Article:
Lessons learned both on and off the field shape young athletes as they grow. For Carlos Woods, the newly named head coach of Brahmas football, each stop along his path helped mold him into the man he is, and the coach he wants to be.
Woods has a professional pedigree and tutelage under legendary coaches Tony Dungy and Joe Paterno, but his lessons for the game started years before ever stepping onto a field.
Growing up, Woods’ stepfather, Michael Smith, was in the Navy. Smith’s lessons of discipline and responsibility have remained with Woods all these years later.
“He is the epitome of what hard work is and seeing the fruits of his labor,” Woods said. “It taught me how to be hands on.”
That idea of hard work paying off showed in Woods’ start in football. In seventh grade, Woods didn’t make the team. Woods said that at that point, he made a deal with himself. He would either make the team the following year, or he would quit.
Woods remembers being one of the last players to learn his fate with the team in eighth grade. According to Woods, coach Lacklin would call each player into his office and let them know.
“He will look you in the eye, man to a young man say you made the team or you didn’t make the team,” Woods said.
Woods made the team, and even though he didn’t play often that season, the lessons he learned from Lacklin have carried over just like those he learned from his stepfather.
“I’m very direct. I’m as transparent as they come,” Woods said.
When Woods took the head coaching job, one of the first things he did was enact an open door policy and began meeting with players one-on-one. Those meetings weren’t about football, but to find out about the players’ school and homelife.
“Those things to me are essential to just getting an understanding for each player,” Woods said. “Football comes and goes, it’s just a small part of our life.”
Heading into high school, it was a different part of Woods’ that life had to go to make room for football.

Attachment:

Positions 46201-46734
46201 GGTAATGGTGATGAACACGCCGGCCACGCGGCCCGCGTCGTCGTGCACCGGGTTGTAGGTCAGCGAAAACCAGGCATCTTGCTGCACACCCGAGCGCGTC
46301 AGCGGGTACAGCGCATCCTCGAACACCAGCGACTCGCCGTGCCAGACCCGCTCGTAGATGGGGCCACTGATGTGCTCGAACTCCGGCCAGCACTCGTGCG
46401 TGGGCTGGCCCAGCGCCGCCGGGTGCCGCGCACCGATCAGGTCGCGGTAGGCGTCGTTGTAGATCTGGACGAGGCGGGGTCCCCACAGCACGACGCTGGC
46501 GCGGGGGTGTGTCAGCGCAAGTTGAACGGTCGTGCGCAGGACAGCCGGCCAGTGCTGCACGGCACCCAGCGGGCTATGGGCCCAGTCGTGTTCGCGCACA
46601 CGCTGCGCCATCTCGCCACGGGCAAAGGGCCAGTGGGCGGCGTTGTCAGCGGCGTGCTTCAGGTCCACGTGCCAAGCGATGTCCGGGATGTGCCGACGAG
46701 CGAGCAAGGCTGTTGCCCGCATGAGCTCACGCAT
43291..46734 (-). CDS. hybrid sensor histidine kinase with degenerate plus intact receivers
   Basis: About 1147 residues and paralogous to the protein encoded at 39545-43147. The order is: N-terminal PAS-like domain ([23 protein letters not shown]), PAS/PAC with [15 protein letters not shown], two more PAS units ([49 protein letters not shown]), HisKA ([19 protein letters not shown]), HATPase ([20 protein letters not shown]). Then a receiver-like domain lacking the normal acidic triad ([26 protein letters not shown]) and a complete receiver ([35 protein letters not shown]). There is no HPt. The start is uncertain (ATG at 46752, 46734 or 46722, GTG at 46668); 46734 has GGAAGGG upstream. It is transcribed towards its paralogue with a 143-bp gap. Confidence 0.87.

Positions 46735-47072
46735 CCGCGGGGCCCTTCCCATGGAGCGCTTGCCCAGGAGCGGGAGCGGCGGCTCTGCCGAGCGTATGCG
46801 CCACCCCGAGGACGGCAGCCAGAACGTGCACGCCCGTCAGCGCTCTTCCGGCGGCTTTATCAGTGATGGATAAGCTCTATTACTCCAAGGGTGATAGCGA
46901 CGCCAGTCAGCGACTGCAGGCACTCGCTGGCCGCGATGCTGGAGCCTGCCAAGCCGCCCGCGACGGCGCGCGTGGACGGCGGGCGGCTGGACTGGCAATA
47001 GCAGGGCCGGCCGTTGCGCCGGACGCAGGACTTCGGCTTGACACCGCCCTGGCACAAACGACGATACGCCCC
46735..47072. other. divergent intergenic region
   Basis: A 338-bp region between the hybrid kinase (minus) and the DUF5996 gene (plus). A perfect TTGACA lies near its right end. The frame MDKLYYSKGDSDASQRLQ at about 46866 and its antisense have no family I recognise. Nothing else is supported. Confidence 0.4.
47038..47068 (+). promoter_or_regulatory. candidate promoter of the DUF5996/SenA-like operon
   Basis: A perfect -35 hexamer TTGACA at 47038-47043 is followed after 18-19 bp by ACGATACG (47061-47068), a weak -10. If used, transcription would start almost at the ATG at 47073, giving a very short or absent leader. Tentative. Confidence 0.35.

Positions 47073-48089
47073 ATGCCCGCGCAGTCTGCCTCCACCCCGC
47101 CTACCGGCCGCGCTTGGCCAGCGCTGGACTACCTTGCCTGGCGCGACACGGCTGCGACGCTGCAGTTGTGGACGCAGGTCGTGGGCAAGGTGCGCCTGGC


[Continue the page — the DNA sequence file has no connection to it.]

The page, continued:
Since elementary school, Woods had played the saxophone. Heading into the start of his ninth grade year, he met with the band director and the football coach. Woods was told that both practiced at the same time and he would have to make a decision.
While he loved music, Woods chose football. That decision eventually resulted in him earning a scholarship to Delaware State University, where he played football and wrestled.
Woods’ first coaching job came as a graduate assistant at Penn State University in 2005. Here, under the late coach Joe Paterno, Woods learned how to bring a team together. The entire team would eat dinner together Monday – Thursday, and would then be joined the families of the coaches and staff on Fridays.
“It was beautiful to see. You would see linebackers and running backs, receivers with offensive linemen. It was family,” Woods said. “And I said if I ever have a program where I could do that I’d love to emulate that because I just like it brought the team so close together.”
After almost two years at PSU, Woods moved on to the NFL as an assistant with the Indianapolis Colts and head coach Tony Dungy, receiving a Super Bowl ring from the 2006 victory.
“I think his resume and his record, in terms of what he’s done as a defensive coach, speaks well,” Vice President of Student Services Earic Dixon-Peters said. “We’re excited about the opportunity for him to do some good work and help us rebuild, rebrand and refocus our football team.”
As well as meeting with players, Woods has begun meeting with coaches to fill his staff. John Austin was on the coaching staff last year, becoming the offensive coordinator following the release of head coach Jason Sabolic and offensive coordinator Torry Hughes following the second game of the season.
“He was very passionate from the jump. He’s eager to turn this program around from the top to bottom,” Austin said. “You could tell where his heart is with this program, it’s his first priority.”
Woods has plans for game days off the field, hoping to make it more of an experience for the fans. He said he wants to speak with local vendors to try and get affordable entertainment options out to Shepard Stadium such as a DJ, giveaways, and youth interaction in hopes of drawing larger crowds.
“Whatever we can do to increase the community around here,” Woods said. “It’s not about making money, it’s just about giving them an experience. A lot of people can’t afford to go an NFL game, or an SC game or UCLA game. But they might be able to afford a Pierce game, and why not give them the same experience that they would enjoy over there?”
Athletic Director Moriah Van Norman believes that Woods will affect not only the players on the team, but the entire athletic department.
“I think he’s going to be a great role model for these young men,” Van Norman said. “I’m just excited for football season. We have a lot of work to do, but he’s definitely going to set the bar for every hire after him.”